2021 President’s Gala focuses on coming hospital
The 2021 President’s Gala of The University of Texas Health Science Center at San Antonio, held Nov. 3 at the lovely Botanical Garden, shined a spotlight on the UT Health San Antonio Multispecialty and Research Hospital scheduled to open in 2024. Built on a foundation of research expertise, the highly anticipated hospital will afford access to leading clinical trials and therapies as it addresses the most critical health care needs of our community and South Texas.
President William L. Henrich, MD, MACP, discussed UT Health San Antonio’s $430 million commitment to provide a new, top-of-class research and specialty hospital for San Antonio and the region. This commitment is fueled by incredible growth in UT Health San Antonio’s physician practices and a relentless dedication to excellence, Dr. Henrich said.
The gala honored distinguished Texas businessman Edward E. Whitacre Jr. and his wife, Linda. Mr. Whitacre is the former chairman, CEO and president of AT&T Inc. and also served as chairman and CEO of General Motors Corp. Kris and Jim Ellis were the honorary chairs of the Gala, which carried the theme “The Future Is Here.”
The event raised $550,000 for the Linda and Edward Whitacre UT Health San Antonio Hospital Fund, augmenting more than $50 million given by generous members of the community and $80 million approved by The University of Texas System Board of Regents. Dr. Henrich thanked the Regents and every community donor for their support. The Whitacres donated the first leadership gift to name the clinical diagnostic unit in the hospital, Dr. Henrich said.
The UT Health San Antonio Multispecialty and Research Hospital will be uniquely centered on providing care for the most complex diseases in an environment that is most conducive to speedy healing and family support. With cancer diagnoses being forecast to increase 35% regionally during the next decade, the hospital will feature a strong focus on the myriad of diseases that, collectively, are known as cancer.
“As is true of all our efforts, we will continue in our commitment to serve the public good through care that puts patients and families first and provides them with the best chances of excellent outcomes,” President Henrich said.
San Antonio cancer patients sometimes have needed to go to other cities for care, spending months at a time in temporary quarters. They miss the small things, such as being able to go outside in the back yard or cook in their own kitchen. “We are building this hospital to make it possible for patients in San Antonio, including those with cancer, to stay close to home during their treatment,” Dr. Henrich said. “There is a calmness that comes with being at home, and when you are calm, you can heal a lot better.”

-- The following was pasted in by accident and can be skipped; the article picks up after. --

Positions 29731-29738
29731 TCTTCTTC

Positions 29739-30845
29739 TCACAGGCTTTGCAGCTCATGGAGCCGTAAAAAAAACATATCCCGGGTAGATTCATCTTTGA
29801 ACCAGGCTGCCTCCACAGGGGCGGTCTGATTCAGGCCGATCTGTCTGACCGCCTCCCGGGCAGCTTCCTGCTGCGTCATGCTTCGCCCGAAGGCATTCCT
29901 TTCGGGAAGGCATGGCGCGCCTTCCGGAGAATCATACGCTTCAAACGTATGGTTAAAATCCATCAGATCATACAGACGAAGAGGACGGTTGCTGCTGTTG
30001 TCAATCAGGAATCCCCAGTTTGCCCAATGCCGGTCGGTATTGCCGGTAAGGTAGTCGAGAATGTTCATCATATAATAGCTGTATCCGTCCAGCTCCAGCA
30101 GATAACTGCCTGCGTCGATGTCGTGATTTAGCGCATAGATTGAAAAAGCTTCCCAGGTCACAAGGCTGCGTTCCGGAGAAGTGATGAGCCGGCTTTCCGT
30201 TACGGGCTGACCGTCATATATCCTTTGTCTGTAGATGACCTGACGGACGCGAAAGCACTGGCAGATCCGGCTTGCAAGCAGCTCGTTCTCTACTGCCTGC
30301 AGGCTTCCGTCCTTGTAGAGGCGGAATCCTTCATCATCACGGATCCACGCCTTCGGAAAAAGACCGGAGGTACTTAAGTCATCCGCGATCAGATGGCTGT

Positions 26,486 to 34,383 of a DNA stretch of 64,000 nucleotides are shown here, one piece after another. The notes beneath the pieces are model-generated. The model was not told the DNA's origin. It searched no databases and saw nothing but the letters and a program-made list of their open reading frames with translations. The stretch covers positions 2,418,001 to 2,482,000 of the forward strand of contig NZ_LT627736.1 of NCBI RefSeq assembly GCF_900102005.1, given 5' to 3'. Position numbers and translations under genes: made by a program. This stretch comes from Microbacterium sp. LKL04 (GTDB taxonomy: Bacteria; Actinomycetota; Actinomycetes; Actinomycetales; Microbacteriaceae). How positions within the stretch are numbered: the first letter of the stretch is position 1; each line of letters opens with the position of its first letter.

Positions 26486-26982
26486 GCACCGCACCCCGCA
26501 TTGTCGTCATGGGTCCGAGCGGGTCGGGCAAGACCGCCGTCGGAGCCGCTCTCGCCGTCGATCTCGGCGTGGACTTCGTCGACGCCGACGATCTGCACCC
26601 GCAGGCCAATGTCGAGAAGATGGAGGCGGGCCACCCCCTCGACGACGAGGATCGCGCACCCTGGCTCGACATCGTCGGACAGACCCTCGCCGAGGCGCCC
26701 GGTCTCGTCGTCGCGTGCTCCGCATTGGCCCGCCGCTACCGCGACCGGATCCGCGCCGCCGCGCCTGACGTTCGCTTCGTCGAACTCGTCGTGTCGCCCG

Excellent care of many cancer types is available in San Antonio, but the reality is that, sometimes, cancer patients need hospitalization, said Ruben Mesa, MD, executive director of the Mays Cancer Center, home to UT Health San Antonio MD Anderson. “The hospital plays a crucial role in the complex, multidisciplinary care needed for cancer,” he said. “This new hospital is designed to enhance the delivery of new and cutting-edge therapies for cancer patients in our region.”
The Mays Cancer Center, a National Cancer Institute-designated Cancer Center, will be connected to the hospital, uniting inpatient and outpatient care as the hospital features expertise in new immunotherapies, stem cell transplants and cellular-based therapies.
The hospital will enable the Joe R. and Teresa Lozano Long School of Medicine to grow its medical residency and fellowship programs by 100 physicians, bringing the total to more than 1,000 trainees. Student populations will also increase in the health science center’s School of Health Professions and School of Nursing.
The hospital will include 144 beds, 12 operating rooms, a state-of-the-art imaging center, an in-house pharmacy, an intensive care unit and stem cell units.
Watch the inspiring President’s Gala video.
View the President’s Gala photo gallery.